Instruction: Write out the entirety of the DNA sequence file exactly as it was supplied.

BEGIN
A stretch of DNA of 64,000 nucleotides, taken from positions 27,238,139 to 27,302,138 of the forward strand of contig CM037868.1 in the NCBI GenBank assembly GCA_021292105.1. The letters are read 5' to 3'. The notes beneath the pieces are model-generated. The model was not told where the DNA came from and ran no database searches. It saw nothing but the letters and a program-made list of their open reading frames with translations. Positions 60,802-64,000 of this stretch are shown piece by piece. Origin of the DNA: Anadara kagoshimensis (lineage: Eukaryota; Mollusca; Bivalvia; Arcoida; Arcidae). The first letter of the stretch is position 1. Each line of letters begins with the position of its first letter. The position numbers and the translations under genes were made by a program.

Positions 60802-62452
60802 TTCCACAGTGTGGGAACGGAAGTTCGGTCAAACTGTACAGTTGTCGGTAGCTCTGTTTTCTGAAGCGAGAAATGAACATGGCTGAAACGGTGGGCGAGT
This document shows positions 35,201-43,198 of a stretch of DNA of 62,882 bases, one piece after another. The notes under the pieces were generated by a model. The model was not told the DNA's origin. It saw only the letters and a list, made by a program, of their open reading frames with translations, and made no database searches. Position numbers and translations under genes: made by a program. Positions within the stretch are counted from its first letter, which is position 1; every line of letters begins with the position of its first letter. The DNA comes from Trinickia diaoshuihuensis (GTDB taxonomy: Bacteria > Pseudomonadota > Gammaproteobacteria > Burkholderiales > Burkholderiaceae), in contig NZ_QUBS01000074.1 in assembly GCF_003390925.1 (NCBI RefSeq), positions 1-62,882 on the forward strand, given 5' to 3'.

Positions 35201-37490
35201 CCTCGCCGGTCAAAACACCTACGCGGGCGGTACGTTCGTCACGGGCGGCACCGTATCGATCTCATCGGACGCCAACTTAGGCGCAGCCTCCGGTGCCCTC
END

A stretch of DNA of 64,000 nucleotides, taken from positions 27,238,139 to 27,302,138 of the forward strand of contig CM037868.1 in the NCBI GenBank assembly GCA_021292105.1. The letters are read 5' to 3'. The notes beneath the pieces are model-generated. The model was not told where the DNA came from and ran no database searches. It saw nothing but the letters and a program-made list of their open reading frames with translations. Positions 60,802-64,000 of this stretch are shown piece by piece. Origin of the DNA: Anadara kagoshimensis (lineage: Eukaryota; Mollusca; Bivalvia; Arcoida; Arcidae). The first letter of the stretch is position 1. Each line of letters begins with the position of its first letter. The position numbers and the translations under genes were made by a program.

Positions 60802-62452
60802 TTCCACAGTGTGGGAACGGAAGTTCGGTCAAACTGTACAGTTGTCGGTAGCTCTGTTTTCTGAAGCGAGAAATGAACATGGCTGAAACGGTGGGCGAGT
This document shows positions 35,201-43,198 of a stretch of DNA of 62,882 bases, one piece after another. The notes under the pieces were generated by a model. The model was not told the DNA's origin. It saw only the letters and a list, made by a program, of their open reading frames with translations, and made no database searches. Position numbers and translations under genes: made by a program. Positions within the stretch are counted from its first letter, which is position 1; every line of letters begins with the position of its first letter. The DNA comes from Trinickia diaoshuihuensis (GTDB taxonomy: Bacteria > Pseudomonadota > Gammaproteobacteria > Burkholderiales > Burkholderiaceae), in contig NZ_QUBS01000074.1 in assembly GCF_003390925.1 (NCBI RefSeq), positions 1-62,882 on the forward strand, given 5' to 3'.

Positions 35201-37490
35201 CCTCGCCGGTCAAAACACCTACGCGGGCGGTACGTTCGTCACGGGCGGCACCGTATCGATCTCATCGGACGCCAACTTAGGCGCAGCCTCCGGTGCCCTC